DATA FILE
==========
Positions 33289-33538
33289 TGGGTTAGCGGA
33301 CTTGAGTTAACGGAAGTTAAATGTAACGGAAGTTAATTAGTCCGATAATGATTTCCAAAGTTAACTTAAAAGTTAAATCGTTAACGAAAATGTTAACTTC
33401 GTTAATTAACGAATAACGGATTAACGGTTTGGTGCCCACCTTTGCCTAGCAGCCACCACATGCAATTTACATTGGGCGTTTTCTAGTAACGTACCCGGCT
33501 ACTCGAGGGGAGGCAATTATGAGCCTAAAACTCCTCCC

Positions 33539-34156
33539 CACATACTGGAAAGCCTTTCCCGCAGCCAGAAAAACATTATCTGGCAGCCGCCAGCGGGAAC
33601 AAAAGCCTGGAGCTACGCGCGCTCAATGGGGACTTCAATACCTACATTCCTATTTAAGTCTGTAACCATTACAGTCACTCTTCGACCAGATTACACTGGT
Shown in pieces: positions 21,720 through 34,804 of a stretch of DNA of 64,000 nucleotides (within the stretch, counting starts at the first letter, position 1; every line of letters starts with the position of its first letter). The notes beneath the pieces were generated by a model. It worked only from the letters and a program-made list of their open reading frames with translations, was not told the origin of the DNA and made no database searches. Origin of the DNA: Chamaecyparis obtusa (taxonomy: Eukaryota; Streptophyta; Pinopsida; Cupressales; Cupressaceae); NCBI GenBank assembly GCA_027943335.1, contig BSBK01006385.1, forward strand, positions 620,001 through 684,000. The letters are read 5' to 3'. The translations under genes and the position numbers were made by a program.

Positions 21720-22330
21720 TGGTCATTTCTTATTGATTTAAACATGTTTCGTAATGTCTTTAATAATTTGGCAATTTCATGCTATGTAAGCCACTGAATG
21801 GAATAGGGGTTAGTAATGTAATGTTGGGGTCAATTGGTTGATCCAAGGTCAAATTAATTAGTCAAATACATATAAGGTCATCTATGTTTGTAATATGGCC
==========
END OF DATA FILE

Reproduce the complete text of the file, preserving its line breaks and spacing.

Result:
Positions 33289-33538
33289 TGGGTTAGCGGA
33301 CTTGAGTTAACGGAAGTTAAATGTAACGGAAGTTAATTAGTCCGATAATGATTTCCAAAGTTAACTTAAAAGTTAAATCGTTAACGAAAATGTTAACTTC
33401 GTTAATTAACGAATAACGGATTAACGGTTTGGTGCCCACCTTTGCCTAGCAGCCACCACATGCAATTTACATTGGGCGTTTTCTAGTAACGTACCCGGCT
33501 ACTCGAGGGGAGGCAATTATGAGCCTAAAACTCCTCCC

Positions 33539-34156
33539 CACATACTGGAAAGCCTTTCCCGCAGCCAGAAAAACATTATCTGGCAGCCGCCAGCGGGAAC
33601 AAAAGCCTGGAGCTACGCGCGCTCAATGGGGACTTCAATACCTACATTCCTATTTAAGTCTGTAACCATTACAGTCACTCTTCGACCAGATTACACTGGT
Shown in pieces: positions 21,720 through 34,804 of a stretch of DNA of 64,000 nucleotides (within the stretch, counting starts at the first letter, position 1; every line of letters starts with the position of its first letter). The notes beneath the pieces were generated by a model. It worked only from the letters and a program-made list of their open reading frames with translations, was not told the origin of the DNA and made no database searches. Origin of the DNA: Chamaecyparis obtusa (taxonomy: Eukaryota; Streptophyta; Pinopsida; Cupressales; Cupressaceae); NCBI GenBank assembly GCA_027943335.1, contig BSBK01006385.1, forward strand, positions 620,001 through 684,000. The letters are read 5' to 3'. The translations under genes and the position numbers were made by a program.

Positions 21720-22330
21720 TGGTCATTTCTTATTGATTTAAACATGTTTCGTAATGTCTTTAATAATTTGGCAATTTCATGCTATGTAAGCCACTGAATG
21801 GAATAGGGGTTAGTAATGTAATGTTGGGGTCAATTGGTTGATCCAAGGTCAAATTAATTAGTCAAATACATATAAGGTCATCTATGTTTGTAATATGGCC